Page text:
Fishers commit to seabird smart fishing

Commercial fishers continue to swap tips and techniques to keep seabirds away from their boats at seabird smart fishing workshops around NZ...

20.03.2014

Over 180 skippers and crew from NZ inshore commercial fishing fleets have attended our one-day seabird smart training workshops to increase understanding about NZ seabirds and ways of reducing    fishing-related seabird injuries or death.

The vice-president of the New Zealand Federation of Commercial Fishermen’s Association and fleet manager for Pegasus Fishing, Allan Rooney, hailed the recent workshop in Christchurch a success. 

“Local fishermen are already aware of the need to keep seabirds safe from harm while they’re out on the water, so it was a good chance to share their knowledge of what works and also get the most up-to-date information about seabirds,” he says. 

Southern Seabird Solutions Convenor Janice Molloy says seabirds have learned to forage for food at the back of trawl and longline fishing vessels, which places them at risk of being caught on hooks or tangled in trawl gear. 

The content of each workshop is tailored to the needs of the particular fishing fleet attending, with information provided about local seabirds, the latest developments in seabird-smart fishing practices, how to care for seabirds if they are caught, and benefits for the fishing industry of being seabird-smart.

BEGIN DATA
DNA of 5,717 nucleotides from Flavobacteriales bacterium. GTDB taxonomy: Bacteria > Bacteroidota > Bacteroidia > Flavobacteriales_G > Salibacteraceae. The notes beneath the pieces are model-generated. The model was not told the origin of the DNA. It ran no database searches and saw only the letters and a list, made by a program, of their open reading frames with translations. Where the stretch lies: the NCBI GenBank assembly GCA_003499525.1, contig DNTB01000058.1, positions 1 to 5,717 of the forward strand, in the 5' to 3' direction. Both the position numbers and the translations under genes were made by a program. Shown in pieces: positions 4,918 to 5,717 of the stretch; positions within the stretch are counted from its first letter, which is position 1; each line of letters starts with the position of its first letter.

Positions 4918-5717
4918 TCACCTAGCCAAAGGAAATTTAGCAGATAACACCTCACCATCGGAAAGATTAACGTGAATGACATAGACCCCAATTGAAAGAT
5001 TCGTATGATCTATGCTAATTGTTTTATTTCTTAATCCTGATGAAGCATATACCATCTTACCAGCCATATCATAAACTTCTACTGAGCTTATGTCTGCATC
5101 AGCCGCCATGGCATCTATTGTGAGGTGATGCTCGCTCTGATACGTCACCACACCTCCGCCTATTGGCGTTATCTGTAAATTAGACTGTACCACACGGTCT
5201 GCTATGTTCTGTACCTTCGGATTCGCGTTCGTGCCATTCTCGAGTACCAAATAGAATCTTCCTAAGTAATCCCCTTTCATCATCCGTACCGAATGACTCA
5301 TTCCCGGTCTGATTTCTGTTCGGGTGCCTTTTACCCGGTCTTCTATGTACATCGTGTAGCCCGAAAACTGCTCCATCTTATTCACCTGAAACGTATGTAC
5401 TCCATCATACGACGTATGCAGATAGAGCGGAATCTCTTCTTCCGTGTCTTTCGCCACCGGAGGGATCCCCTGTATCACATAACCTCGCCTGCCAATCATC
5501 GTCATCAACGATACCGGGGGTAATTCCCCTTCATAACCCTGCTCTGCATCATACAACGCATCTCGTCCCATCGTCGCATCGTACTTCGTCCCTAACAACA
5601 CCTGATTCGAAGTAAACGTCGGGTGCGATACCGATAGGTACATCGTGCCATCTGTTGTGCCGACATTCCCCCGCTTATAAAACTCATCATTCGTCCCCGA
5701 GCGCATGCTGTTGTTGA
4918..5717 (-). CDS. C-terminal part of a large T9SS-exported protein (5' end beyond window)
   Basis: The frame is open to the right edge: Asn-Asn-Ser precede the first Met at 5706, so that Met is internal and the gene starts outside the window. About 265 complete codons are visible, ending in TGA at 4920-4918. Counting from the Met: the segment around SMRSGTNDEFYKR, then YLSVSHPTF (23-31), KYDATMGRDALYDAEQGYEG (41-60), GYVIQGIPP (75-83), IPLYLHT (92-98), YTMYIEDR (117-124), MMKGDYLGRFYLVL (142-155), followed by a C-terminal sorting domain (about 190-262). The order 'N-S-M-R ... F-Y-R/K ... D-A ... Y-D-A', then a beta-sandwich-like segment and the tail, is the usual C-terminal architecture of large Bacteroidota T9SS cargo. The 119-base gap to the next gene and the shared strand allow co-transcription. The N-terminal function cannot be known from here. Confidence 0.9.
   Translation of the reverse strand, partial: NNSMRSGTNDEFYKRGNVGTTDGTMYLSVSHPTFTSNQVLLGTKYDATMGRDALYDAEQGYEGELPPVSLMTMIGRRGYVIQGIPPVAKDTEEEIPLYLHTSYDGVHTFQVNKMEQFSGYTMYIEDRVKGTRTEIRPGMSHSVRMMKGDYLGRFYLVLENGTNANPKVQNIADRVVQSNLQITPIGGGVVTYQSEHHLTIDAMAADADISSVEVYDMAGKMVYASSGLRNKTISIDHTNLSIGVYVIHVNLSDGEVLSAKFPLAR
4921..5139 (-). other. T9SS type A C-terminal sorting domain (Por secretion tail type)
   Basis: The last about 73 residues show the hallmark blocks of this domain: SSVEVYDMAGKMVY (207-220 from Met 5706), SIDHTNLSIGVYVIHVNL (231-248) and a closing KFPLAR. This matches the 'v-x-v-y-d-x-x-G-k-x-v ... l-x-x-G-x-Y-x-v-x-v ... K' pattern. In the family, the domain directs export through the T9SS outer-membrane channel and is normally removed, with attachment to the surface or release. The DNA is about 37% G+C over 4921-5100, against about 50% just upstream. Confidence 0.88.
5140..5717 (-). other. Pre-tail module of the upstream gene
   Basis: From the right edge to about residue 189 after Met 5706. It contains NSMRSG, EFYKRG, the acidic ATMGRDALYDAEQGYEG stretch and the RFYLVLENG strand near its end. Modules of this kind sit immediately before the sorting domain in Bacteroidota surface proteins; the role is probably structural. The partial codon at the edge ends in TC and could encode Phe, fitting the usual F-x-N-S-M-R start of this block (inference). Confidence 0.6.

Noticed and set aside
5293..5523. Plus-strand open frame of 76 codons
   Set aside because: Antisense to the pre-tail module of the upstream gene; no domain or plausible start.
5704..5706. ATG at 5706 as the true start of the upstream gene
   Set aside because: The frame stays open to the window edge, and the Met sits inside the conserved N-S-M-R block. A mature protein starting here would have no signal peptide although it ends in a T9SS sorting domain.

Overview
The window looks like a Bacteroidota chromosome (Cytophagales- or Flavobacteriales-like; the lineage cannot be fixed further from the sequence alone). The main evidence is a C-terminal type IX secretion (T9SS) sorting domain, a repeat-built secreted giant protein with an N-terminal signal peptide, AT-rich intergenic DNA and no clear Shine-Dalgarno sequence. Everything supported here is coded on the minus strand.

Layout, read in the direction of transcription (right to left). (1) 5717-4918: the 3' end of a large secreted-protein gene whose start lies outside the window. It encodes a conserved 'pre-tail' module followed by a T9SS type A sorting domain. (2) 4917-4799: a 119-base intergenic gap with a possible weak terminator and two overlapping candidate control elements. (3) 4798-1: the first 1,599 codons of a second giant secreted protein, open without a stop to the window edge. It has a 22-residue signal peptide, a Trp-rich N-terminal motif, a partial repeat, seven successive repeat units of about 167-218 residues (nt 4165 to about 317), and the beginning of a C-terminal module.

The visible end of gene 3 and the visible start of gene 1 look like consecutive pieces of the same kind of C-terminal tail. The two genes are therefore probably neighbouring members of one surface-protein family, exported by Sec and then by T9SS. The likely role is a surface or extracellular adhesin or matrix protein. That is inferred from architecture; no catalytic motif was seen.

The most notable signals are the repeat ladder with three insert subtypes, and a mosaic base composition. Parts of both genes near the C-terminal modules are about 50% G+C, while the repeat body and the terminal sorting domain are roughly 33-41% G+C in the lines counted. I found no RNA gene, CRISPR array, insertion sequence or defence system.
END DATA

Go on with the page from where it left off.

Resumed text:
Allan has been in the fishing business for 40 years and was impressed with the fishers’ knowledge about seabirds and their interest in new techniques available to avoid seabirds.  

“We see a great variety of seabirds out at sea, including albatrosses, petrels and seagulls. We’re always keen to find ways to keep these birds away from our fishing boats and today’s workshop gave us some new ideas to do exactly that,” he says.   

Nine skippers and fleet managers attended the recent Christchurch workshop, including Tim Stark of Ocean Fisheries based in Lyttelton.  Ocean Fisheries has been a family business operating out of Lyttelton for 45 years.

“While there are already a lot of good seabird mitigation devices, we looked at how we could develop a generic device that could be simple and easy to use for all fishers.  I found it a very productive and informative day.”  

The workshops are funded by local fishing associations and companies, the Ministry for Primary Industries, and the Department of Conservation.